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The former chancellor and frontrunner in the Tory leadership race yesterday declared that tackling the price surge would be his top priority if replaces Boris Johnson in Downing Street.
In a BBC interview ahead of yesterday’s second knockout round of voting in the leadership contest, he said: “I think our number one economic priority is to tackle inflation and not make it worse. Inflation is the enemy, it makes everybody poorer, and if we don’t act to tackle inflation now it will cost families more in the long run, especially with mortgages.
“I will get taxes down in this Parliament, but I’m going to do so responsibly.
“Because I don’t cut taxes to win elections, I win elections to cut taxes, and I’m convinced that I’m the best person to beat Keir Starmer and the Labour Party at the next election.”
Mr Sunak also insisted his wealth and background did not bar him from understanding the plight of hard-pressed households.
“I don’t judge people by their bank accounts, I judge them by their character and I think people can judge me by my actions over the past couple of years.
“Whenever I have needed to step in to support people I have and furlough is a fantastic example of that.
“But what I would say as a Conservative is I believe in hard work and aspiration and that’s my story and if I’m prime minister then I’ll be making the case for that with vigour,” he said.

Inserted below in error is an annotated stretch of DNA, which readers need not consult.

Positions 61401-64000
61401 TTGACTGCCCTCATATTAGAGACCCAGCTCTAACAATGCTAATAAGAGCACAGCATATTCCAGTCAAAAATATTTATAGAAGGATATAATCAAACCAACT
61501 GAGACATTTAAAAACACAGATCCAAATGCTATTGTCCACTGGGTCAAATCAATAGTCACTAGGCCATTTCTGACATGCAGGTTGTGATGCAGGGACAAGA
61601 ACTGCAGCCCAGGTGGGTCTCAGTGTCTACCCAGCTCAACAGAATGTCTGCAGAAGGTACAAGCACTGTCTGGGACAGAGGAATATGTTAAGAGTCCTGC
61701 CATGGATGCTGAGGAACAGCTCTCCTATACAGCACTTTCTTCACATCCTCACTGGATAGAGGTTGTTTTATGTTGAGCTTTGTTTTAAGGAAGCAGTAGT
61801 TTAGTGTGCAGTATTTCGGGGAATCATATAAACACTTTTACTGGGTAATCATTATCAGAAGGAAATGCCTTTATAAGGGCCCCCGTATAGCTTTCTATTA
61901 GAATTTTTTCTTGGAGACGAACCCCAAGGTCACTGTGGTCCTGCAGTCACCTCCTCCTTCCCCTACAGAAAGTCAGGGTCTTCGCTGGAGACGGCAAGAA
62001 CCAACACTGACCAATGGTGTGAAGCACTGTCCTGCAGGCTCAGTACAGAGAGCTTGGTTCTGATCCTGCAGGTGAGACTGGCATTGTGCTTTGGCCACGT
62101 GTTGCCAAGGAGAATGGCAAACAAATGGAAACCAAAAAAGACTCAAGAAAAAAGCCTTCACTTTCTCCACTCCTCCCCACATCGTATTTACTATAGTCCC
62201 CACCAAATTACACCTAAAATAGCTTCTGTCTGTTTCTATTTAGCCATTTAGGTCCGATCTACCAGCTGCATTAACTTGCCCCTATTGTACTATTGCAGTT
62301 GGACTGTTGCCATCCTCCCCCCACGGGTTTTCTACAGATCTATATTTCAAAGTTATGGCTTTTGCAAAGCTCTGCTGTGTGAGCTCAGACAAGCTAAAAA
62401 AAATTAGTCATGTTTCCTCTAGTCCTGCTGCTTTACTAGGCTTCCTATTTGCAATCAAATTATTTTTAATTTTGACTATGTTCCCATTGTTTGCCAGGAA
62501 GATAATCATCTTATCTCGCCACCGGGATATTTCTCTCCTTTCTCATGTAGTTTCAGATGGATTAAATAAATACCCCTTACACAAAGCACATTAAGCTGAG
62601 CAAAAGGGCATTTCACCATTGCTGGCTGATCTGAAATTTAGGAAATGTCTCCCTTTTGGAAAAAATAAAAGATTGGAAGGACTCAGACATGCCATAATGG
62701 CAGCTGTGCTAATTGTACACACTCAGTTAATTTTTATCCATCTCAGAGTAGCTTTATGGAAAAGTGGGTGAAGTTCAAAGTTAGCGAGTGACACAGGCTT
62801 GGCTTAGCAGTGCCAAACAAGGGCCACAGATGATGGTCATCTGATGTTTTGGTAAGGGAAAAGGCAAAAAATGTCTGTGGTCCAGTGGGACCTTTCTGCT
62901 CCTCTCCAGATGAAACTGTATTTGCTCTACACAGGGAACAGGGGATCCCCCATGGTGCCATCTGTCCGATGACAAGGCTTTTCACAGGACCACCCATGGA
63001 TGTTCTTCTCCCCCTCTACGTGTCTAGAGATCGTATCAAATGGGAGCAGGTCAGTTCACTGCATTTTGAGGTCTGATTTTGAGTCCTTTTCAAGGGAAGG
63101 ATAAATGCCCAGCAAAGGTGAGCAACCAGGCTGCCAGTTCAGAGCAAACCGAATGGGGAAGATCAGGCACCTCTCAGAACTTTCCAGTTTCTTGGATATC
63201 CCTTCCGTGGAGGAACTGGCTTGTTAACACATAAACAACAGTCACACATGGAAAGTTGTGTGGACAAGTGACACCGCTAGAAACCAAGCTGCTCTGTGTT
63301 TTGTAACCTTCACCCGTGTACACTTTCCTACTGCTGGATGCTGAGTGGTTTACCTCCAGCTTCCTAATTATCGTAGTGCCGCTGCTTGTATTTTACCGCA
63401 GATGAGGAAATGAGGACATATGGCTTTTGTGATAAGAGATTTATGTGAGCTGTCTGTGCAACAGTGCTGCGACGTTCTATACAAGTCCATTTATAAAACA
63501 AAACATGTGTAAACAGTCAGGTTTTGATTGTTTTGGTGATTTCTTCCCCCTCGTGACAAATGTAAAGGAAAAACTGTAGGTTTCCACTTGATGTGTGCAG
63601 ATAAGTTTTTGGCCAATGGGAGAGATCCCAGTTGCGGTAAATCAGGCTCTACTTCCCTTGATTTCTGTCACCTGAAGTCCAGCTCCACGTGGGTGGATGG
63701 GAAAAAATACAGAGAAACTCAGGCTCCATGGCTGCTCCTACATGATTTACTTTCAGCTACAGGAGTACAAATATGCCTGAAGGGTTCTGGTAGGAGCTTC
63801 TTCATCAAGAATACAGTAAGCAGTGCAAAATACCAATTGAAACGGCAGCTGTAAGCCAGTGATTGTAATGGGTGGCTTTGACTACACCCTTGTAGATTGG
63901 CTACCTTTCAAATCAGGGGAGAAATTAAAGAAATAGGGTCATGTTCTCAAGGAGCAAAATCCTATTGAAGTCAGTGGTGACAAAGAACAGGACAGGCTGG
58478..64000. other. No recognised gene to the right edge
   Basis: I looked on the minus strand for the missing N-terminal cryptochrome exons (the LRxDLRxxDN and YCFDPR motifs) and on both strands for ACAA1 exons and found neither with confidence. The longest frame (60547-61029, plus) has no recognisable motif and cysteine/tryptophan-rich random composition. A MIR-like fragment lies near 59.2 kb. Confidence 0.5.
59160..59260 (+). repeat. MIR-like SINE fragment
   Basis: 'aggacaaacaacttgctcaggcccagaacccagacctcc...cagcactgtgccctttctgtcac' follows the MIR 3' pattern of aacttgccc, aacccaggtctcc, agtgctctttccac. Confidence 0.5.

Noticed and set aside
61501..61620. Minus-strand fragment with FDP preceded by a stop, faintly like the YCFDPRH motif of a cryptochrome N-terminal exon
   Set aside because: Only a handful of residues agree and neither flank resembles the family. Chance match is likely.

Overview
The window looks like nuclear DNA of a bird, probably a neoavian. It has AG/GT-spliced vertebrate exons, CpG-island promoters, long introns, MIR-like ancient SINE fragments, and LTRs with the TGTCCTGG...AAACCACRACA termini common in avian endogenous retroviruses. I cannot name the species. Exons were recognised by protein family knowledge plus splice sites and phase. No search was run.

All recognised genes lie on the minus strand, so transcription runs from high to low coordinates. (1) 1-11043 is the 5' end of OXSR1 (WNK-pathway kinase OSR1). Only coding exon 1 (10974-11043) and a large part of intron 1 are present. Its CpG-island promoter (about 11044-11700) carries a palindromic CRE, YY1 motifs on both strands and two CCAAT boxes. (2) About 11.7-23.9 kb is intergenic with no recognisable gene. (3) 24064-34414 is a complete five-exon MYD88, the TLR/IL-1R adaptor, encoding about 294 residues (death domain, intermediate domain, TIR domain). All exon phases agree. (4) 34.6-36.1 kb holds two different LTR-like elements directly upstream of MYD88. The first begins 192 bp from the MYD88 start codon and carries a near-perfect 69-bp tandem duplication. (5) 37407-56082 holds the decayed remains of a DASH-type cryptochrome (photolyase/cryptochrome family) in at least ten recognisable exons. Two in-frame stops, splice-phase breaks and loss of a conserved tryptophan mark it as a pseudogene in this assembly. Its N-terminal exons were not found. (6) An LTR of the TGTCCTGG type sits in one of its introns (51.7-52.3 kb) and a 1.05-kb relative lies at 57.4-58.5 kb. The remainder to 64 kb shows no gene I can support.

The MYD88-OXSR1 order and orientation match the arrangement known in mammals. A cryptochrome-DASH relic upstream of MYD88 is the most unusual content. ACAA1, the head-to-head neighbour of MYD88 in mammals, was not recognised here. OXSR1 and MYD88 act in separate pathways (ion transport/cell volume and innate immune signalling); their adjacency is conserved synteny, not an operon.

Mr Sunak confirmed he would keep the policy of sending some asylum seekers on a one-way trip to Rwanda.
“I think it’s absolutely critical that we have control of our borders, and I say that as the child and grandchild of immigrants.
“This country has a proud history of welcoming people but it’s also vital that we’re in control of who’s coming here.
“And, sadly, there is an illegal set of criminal gangs who were causing people to die in pursuit of coming here. We must stop that.”
He refused to guarantee that Nadhim Zahawi, who was knocked out of the leadership in the first round, would stay on as chancellor under his leadership.
“It wouldn’t be appropriate for anybody to start talking about all of those things,” he said.
“If I’m fortunate enough to be elected and selected as prime minister, I will build a team around me that draws on all the talents of our party.”
Mr Sunak said “of course I would like to stay” in the UK if he fails in his bid to become prime minister.
The former chancellor, who previously held a US Green Card, said: “I was living and working and studying in America at the time but after that I returned to the United Kingdom and decided to try and serve my country as an MP and then in Government and now, hopefully, if I’m fortunate enough, as prime minister.
“That’s because I believe I’m the best person to lead us through the challenges we face, do that in an honest and responsible way.
“But also I know I’ve got the energy, the experience and the vision to grow our economy, grasp the opportunities I see ahead of us.”
Mr Sunak also defended the involvement of former Tory chief whip Sir Gavin Williamson in his leadership campaign.
He said: “Like all the Members of Parliament who are on my team, they are talking to colleagues and making the case for my candidacy because they believe that I am the best person to beat Keir Starmer and the Labour Party and I’m really grateful for all their support.”
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